Luna's contingent arrived in Pensacola six years before Adm. Pedro Menéndez de Avilés reached Florida's Atlantic Coast, where he would found St. Augustine, still widely regarded as the oldest city in the United States, probably because the Menéndez colony endured. (Columbus never reached what would become the United States.) Luna's colony would not fare as well: on September 19, 1559, only weeks after he dropped anchor, a powerful hurricane blew in from across the bay, sinking all but three of Luna's ships. By preventing the Spanish from establishing a foothold in western Florida, says local historian and author John Appleyard, "that storm changed history."

Luna dispatched a remaining ship to Veracruz, Mexico, in hopes of enlisting rescuers. For more than a year, the settlers hung on, their numbers and stores dwindling. At last, some vessels arrived to transport survivors to safe haven in Havana. By spring of 1561, only a military outpost remained; in August, its handful of soldiers abandoned the site and returned to Mexico.

It wasn't until 1698 that Spain established another garrison in Pensacola, where soldiers began to lay out a colonial town. In May 1719, Spaniards in Pensacola surrendered to the French, who were at war with Spain. Over the next century, a succession of competing powers—French, Spanish, British, then Spanish once more—would plant their flags in Pensacola sand until, in 1821, Spain ceded Florida to the United States.

Today, a historic district of parks and plazas roughly 40 blocks square, shaded by old live oaks, reflects the city's diversity. On streets that recall New Orleans' French Quarter, early and mid-19th-century houses, constructed of brick or stucco and replete with intricate ironwork verandas and interior courtyards, reflect Spanish and Gallic influences. After succeeding the Spanish in 1763, the British built cottages of traditional timber, clapboard and brick and laid down the street grid visible today. The heart of the old colonial downtown is Palafox Street, running through its center and now boasting a mix of trendy shops, restaurants and galleries.The town's original wharf was at one end of Palafox, according to Tim Roberts, historic preservationist for the historic quarter.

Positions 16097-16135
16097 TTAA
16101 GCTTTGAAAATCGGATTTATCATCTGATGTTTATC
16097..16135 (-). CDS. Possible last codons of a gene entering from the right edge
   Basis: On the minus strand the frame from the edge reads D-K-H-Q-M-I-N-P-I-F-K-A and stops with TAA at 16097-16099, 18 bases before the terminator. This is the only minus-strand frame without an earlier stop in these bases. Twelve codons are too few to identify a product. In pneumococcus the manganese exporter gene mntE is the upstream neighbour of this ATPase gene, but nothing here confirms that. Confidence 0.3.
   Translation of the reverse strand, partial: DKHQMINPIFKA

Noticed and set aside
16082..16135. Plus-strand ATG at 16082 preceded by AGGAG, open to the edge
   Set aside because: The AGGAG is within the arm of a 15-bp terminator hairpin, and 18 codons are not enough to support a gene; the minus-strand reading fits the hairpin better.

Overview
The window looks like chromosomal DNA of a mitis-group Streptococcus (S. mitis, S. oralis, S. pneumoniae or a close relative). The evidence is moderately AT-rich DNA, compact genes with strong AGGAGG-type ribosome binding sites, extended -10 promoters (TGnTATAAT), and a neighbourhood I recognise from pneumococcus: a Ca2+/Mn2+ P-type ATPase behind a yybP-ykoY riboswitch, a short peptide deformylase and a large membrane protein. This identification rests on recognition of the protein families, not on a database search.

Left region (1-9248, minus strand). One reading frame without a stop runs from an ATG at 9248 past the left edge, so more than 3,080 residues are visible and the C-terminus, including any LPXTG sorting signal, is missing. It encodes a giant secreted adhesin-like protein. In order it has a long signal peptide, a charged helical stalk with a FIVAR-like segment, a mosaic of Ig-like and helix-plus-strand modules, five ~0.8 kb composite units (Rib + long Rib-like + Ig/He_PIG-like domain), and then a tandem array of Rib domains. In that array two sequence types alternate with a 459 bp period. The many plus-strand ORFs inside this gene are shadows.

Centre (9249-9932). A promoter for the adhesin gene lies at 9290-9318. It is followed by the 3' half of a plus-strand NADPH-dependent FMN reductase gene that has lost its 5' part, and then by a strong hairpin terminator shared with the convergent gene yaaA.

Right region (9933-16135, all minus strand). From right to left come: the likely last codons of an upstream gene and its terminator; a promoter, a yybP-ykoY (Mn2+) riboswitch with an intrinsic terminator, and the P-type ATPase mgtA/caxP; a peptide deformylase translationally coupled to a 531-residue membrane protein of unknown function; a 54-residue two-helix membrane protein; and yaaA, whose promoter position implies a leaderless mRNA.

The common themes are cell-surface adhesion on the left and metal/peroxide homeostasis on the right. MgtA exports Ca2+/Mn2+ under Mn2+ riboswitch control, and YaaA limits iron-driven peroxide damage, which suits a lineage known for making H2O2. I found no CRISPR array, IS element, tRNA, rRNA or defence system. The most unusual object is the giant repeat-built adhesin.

Pensacola's rich history has spawned a passion for the past. For more than 20 years, archaeologists from Pensacola's University of West Florida have conducted digs at several city sites. Since 2006, the Florida Public Archaeology Network (FPAN), an education and outreach organization, has also participated in excavations. It's not only scientists who are at work: volunteers—locals and even tourists—can sign on to help for a day or a decade. Twice weekly, FPAN staff offer training in the processing of artifacts. "Even if you have only a few hours to volunteer, we can put you to work: screening dirt, washing artifacts, sorting them. We want people to engage their past," says archaeologist Della Scott-Ireton, director of FPAN's Northwest Regional Center. Says University of West Florida archaeologist Margo Stringfield, "With all this history we've yet to uncover, there's still a lot of work to do."